1844 Charles Goodyear was granted Patent No. 3633 for vulcanization, a rubber curing process which converts natural rubber into a more durable material.
1844 Nitrous oxide used in first successful surgical operation under anaesthetic. In Harford, Connecticut Dr. John M. Riggs extracted a tooth from fellow dentist Dr. Horace Wells.
1844 John Henry Patterson was born (died 1922). Founder of National Cash Register Company.
1845 William H. Fruen was born (died 1917). Patented the first U.S. patent for a liquid dispensing vending machine. (see Dec 16, 1884)
1845 Rufus Porter, published the first issue of Scientific American. Ten months later he sold the magazine for $800. Porter held over 100 patents, including a fire alarm, signal telegraph, fog whistle, and a washing machine.
1845 Willard Legrand Bundy was born (died 1907). Received the first U.S. patent for a time recording clock (patent no. 393,205).
1845 Erastus B. Bigelow patented a new loom to manufacture gingham cloth. Until then all gingham was hand made. The classic red and white checked restaurant tablecloth is and example of gingham cloth.
1845 Florida becomes the 27th state.
1845 Henry Jones, a baker in Bristol, England received a patent for 'self-raising flour' - flour pre-mixed with baking powder and salt. He also received a U.S. patent on May 1, 1849.
1845 Peter Cooper of New York City received a patent for an improved method to make gelatine.
1845 John Chapman, Johnny Appleseed died. (Date is variously given as March 10, 11 or 18) An American pioneer and legend, he planted apple seeds in the Ohio River valley area (Ohio, Indiana, Illinois)
1845 Stephen Perry and and Thomas Barnabas Daft patented a method for manufacturing rubber bands using vulcanized rubber.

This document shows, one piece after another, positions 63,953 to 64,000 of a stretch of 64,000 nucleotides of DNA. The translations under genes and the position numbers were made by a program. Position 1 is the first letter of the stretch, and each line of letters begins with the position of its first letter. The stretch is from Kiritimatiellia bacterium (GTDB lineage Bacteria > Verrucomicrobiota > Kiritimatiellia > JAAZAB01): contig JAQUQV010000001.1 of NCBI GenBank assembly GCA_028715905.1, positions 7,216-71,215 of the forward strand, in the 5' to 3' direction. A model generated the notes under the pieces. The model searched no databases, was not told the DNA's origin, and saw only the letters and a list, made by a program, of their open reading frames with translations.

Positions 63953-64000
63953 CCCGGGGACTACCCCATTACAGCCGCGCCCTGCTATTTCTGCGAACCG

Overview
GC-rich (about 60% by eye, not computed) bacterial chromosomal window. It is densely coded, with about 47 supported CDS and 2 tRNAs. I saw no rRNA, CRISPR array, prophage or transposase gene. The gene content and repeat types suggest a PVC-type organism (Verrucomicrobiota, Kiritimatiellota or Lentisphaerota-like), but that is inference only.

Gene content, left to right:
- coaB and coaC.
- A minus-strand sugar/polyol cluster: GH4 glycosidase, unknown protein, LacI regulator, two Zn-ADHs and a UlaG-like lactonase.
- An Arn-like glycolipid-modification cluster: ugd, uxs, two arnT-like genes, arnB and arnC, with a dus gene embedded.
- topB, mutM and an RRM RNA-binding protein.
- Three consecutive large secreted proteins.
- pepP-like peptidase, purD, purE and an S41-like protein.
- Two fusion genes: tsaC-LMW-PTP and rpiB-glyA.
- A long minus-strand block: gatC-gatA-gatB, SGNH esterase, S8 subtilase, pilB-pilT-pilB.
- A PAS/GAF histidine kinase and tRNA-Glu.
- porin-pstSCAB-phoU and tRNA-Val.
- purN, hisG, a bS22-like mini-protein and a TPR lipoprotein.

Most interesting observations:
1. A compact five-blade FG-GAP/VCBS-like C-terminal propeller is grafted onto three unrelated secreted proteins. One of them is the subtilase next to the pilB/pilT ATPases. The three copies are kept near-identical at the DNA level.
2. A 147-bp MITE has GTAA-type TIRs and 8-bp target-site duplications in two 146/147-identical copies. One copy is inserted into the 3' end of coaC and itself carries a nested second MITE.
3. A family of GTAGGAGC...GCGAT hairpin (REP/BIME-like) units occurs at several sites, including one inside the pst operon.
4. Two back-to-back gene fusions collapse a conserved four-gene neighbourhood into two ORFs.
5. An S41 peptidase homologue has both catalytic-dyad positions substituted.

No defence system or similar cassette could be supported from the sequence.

1845 William James Farrer was born. An Australian agriculturist, he developed several new cultivars of wheat.
1845 Carl Gustaf Patrik de Laval was born. A Swedish scientist and inventor. Among his inventions was the centrifugal cream separator and a vacuum milking machine.
1845 Hatch's sowing machine for wheat, oats and other grasses was first demonstrated.
1845 Henry David Thoreau begins his 2 year experiment with simple living at Waldon Pond.
1845 Eliza Acton's 'Modern Cookery for Private Families' is published in London.
1845 Charles Grey, 2nd Earl died. Charles Grey, 2nd Earl (also Baron Grey and Viscount Howick) was given the recipe for Earl Grey Tea by a Chinese mandarin with whom he was friends (and/or whose life either he or another British diplomat saved).
1845 Peter Cooper, inventor and founder of the Cooper Union for the Advancement of Science and Art, obtained the first American patent for the manufacture of gelatin. In 1895, cough syrup manufacturer Pearl B. Wait purchased the patent and developed a packaged gelatin dessert. Wait's wife, May David Wait named it "Jell-O."